LONDON, Dec 30: Crude futures tumbled in a mixed week for commodities, at the end of a year in which many raw materials saw their prices strike record highs.
Despite light, sweet crude reaching an all-time peak of $78.40 per barrel in New York during July, its price actually ended 2006 down compared with a year earlier.
Commodities generally saw their prices excel for a fifth straight year during 2006, with most striking all-time highs on the back of strong investor demand, which many analysts do not expect to continue in 2007.
The Commodities Research Bureau's index of 17 commodities fell to 306.45 points on Friday at about 1530 GMT, from 308.89 points a week earlier.
Trading was shortened this week owing to the festive holidays.
GOLD: Gold prices rebounded this week from a seven-week low.
Technical buying (...), a softer dollar tone and hawkish Iran/IAEA comments helped gold edge higher, said James Moore, an analyst for specialist website TheBullionDesk.com.
Iran warned on December 24, that the UN nuclear watchdog, the IAEA, should not expect it to continue cooperation “at the same level” after the Security Council's sanctions resolution over Iran's atomic programme.
Gold tends to benefit from geopolitical tensions owing to the metal's safe-haven status.
Gold prices climbed 23 per cent in 2006.
On the London Bullion Market, gold prices jumped to $632 per ounce at Friday's morning fixing, from $619.75 one week earlier.
SILVER: Silver prices advanced close to $13 per ounce.
After its consolidation phase silver appears to have formed a base around the $12.40 level, and may be looking to rebuild its up-trend once the new year is underway, Moore said.
Silver prices had struck a near eight-month high of $14.18 per ounce on December 5. The metal rose by 45 per cent in 2006.
On the London Bullion Market, silver prices rose to $12.90 per ounce at Friday's morning fixing, from $12.50 the previous week.
PALLADIUM AND PLATINUM: Palladium and platinum edged lower.
Both metals seem comfortable in their present ranges with platinum building a base above $1,100 while palladium treads water in the $305-30 area, Moore said.
Palladium prices jumped 28 per cent in 2006, while platinum gained 16 per cent over the year.
On the London Platinum and Palladium Market, platinum dipped to $1,117 per ounce at the morning fixing Friday, from $1,121 the previous week. Palladium slipped to $324 per ounce at the morning fixing on Friday, from $326 one week earlier.
BASE METALS: Base metals prices mainly rose, led by tin which struck the highest level for 17 years.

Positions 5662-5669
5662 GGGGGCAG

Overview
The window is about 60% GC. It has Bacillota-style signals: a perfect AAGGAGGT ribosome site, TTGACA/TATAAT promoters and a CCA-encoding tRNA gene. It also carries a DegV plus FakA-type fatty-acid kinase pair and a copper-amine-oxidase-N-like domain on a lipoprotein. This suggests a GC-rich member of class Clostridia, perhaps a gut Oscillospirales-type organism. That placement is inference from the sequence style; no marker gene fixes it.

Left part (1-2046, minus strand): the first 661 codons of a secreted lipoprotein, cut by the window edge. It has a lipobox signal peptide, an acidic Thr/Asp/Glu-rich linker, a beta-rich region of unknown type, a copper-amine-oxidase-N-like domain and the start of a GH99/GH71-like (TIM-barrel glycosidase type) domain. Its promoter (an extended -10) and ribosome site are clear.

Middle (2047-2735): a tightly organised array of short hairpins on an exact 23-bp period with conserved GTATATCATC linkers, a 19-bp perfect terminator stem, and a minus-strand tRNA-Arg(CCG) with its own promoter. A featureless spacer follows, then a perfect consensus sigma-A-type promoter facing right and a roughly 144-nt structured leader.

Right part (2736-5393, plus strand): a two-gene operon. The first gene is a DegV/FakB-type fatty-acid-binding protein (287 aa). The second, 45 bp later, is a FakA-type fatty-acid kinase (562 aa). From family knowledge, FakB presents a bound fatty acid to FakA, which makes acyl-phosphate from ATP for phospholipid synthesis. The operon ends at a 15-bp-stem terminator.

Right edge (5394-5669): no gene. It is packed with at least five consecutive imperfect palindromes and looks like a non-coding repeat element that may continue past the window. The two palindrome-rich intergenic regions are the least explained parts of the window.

The price of tin broke multi-year high points owing to expectations of a supply deficit in 2007 caused mainly by a drop in Indonesian output.
On the London Metal Exchange (LME) the price per ton for delivery of tin in three months reached $11,800, the highest level since 1989 when the metal was re-introduced on the London market.
The price of tin has risen by about 79 per cent in 2006.
Expectations of a deficit have meanwhile been fuelled by a recent move by Indonesian authorities to shut about 20 illegal tin smelters.
Indonesia is the world's second-biggest tin producer, behind China.
The market's been very nervous about whether the smelters that were closed down and the fringe miners and fringe smelters would be able to resume operations in 2007, said William Adams, an analyst at BaseMetals.com.
Meanwhile copper prices fell this week amid news that demand for the metal in China, the world's largest consumer of copper, is likely to fall seven per cent this year to 3.4 million tons, the first decline so far this decade.
The National Development and Reform Commission, the country's top economic regulator, said copper imports will slump 40 per cent to less than 800,000 tons this year as a result of weakening demand.
Base metals have meanwhile soared to record and multi-year highs in 2006 on a combination of strong demand by investment funds amid robust economic growth in China, as well as output disruptions.
Nickel led commodity price rises in 2006, rocketing 150 per cent. Zinc meanwhile soared 122 per cent over the year.
On Friday, three-month copper prices fell to $6,381 per ton on the London Metal Exchange from 6,431 dollars the previous week.
Three-month aluminium prices dropped to $2,633 per ton from $2,764.
Three-month nickel prices climbed to $33,705 per ton from $32,200. Three-month lead prices rose to $1,675 per ton from 1,620 dollars.
Three-month zinc prices advanced to $4,2360 per ton from $4,225.
Three-month tin prices jumped to $11,650 per ton from $11,000 a week earlier.
OIL: World oil prices tumbled briefly below $60 per barrel in New York on Friday as the market focused on the US mild winter, rather than unrest in oil-producing nation Iran or news of a huge drop in stockpiles of US crude.
The markets seem to have assumed a year-end liquidation mode with a singular focus on weather, Fimat analyst John Kilduff said.
This meant that traders overlooked official US data published Thursday which showed that crude oil stockpiles slid 8.1 million barrels to 321 million in the week ended December 22. The drawdown was much steeper than the 2.5-million-barrel decline expected by Wall Street analysts.
The DoE report also showed that levels of distillate products, which include heating oil, increased 500,000 barrels to 133.6 million over the week, in line with most forecasts.
The mild winter in the United States has led to a drop in demand for heating fuel.
Oil prices had meanwhile rocketed to record high points above 78 dollars per barrel during the northern hemisphere summer owing to unrest in the oil-rich Middle East and supply disruptions.